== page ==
The Office of Court Administration, which does not appear to have been consulted by the panel, indicated that Ling-Cohan’s “performance in timely resolving cases and motions before her has been well above the average among her colleagues.”
None of Ling-Cohan’s critics have come forward to speak on the record about their issues with her. But more than a 100 supporters rallied for her on Tuesday demanding that the party reverse itself.
Mendez, an out lesbian, has vowed to nominate Ling-Cohan from the floor at the county convention on September 22. While party rules forbid any executive committee member from nominating someone not reported out of the panel, there does not appear to be any bar to a floor nomination. Manhattan voters will elect delegates to the convention in the September 13 Democratic primary.
“Justice for the Justice,” the crowd chanted in support of Ling-Cohan at the rally.
Mendez emphasized that Ling-Cohan was the first Asian American woman elected to the State Supreme Court and the first Asian American appointed to the Appellate Term.
“Her record speaks for itself,” Mendez said.
“She is an independent judge not beholden to anyone but the people,” Chin said.
CUNY law professor Joe Rosenberg called her “a role model for CUNY law students and law students throughout New York City.”
Also speaking or delivering messages of support for Ling-Cohan at the rally were the Korean American Lawyers Association, the LGBT Bar Association of Greater New York, the Asian American Bar Association of NY, the Jim Owles Liberal Democratic Club, the Puerto Rican Bar Association, and the Asian American Legal Defense and Education Fund.
Among those on hand to support Ling-Cohan were other out LGBT elected officials, including Council Majority Leader Jimmy Van Bramer, Councilmember Corey Johnson, State Senator Brad Hoylman, and Assemblymember Deborah Glick. Coumcilmembers Daniel Dromm and Carlos Menchaca, also gay, signaled their support for Ling-Cohan, as well.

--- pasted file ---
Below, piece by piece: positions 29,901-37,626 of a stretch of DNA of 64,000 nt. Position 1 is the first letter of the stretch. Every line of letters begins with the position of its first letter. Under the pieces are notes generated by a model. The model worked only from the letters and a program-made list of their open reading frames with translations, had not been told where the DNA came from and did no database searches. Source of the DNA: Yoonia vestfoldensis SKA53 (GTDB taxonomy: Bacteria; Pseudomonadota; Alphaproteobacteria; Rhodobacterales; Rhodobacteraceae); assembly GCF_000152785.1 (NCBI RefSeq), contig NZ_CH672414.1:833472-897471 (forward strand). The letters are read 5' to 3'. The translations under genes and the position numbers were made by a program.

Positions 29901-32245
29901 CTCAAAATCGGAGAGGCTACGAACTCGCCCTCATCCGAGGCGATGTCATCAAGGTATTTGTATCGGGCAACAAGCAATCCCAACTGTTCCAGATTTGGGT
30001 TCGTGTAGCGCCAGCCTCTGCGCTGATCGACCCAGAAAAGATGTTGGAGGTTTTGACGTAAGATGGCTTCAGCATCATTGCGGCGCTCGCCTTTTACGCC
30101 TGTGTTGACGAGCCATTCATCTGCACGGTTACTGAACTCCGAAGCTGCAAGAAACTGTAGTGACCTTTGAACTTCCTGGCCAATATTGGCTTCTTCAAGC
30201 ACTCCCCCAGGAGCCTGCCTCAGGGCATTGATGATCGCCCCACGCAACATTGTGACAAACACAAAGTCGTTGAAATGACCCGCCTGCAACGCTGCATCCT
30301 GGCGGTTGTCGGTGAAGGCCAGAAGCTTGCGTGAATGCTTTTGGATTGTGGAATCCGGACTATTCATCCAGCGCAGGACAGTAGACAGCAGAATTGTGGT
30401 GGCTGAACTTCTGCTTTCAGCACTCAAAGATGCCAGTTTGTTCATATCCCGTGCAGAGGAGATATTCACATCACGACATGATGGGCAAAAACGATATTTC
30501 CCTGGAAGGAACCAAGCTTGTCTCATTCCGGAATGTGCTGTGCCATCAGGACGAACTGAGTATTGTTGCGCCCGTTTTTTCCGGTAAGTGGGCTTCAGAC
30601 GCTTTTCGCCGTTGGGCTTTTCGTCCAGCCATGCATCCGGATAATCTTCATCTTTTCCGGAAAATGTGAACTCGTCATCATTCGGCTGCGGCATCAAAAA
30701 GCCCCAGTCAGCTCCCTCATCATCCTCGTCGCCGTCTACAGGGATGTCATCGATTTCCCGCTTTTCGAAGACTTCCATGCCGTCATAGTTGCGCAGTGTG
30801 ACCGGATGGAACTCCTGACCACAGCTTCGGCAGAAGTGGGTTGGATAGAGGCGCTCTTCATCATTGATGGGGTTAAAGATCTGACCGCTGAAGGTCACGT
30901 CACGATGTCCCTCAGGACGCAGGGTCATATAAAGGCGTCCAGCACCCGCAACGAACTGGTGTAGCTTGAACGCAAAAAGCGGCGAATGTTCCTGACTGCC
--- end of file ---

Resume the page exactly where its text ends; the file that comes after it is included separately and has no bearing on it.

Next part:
Allen Roskoff, president of Jim Owles Club, said, “Doris Ling-Cohan cares about the people. That’s why the landlords don’t like her and the One Percent don’t like her.” He accused “party hacks” in the county organization of wanting her out to get their own candidates in.
Many executive committee members, in fact, have their own candidates, including Louise Dankberg, Arluck’s co-chair on the Judiciary Committee, who is supporting Nancy Bannon, who is up for consideration at the convention.
In an email message, John Fisher of TenantNet wrote, “Assemblymember Keith Wright, closely allied with [the Real Estate Board of New York]… is seen as allowing the judicial screening panel to knock Justice Ling-Cohan off the ballot. It would not be happening without his acquiescence or specific direction.”
To that charge, Wright responded, “Anyone that knows what they are talking about in the picking of judges knows that there is no foundation to that.”
Wright’s leadership and the independence of his party’s judicial panels are being put to their greatest test in the history of the county’s judicial nominating process. He and the Manhattan Democratic Party are faced with the daunting challenging of protecting the independence of their selection panels while doing justice to a long-serving jurist who has been maligned by panelists who will not defend or explain their decision.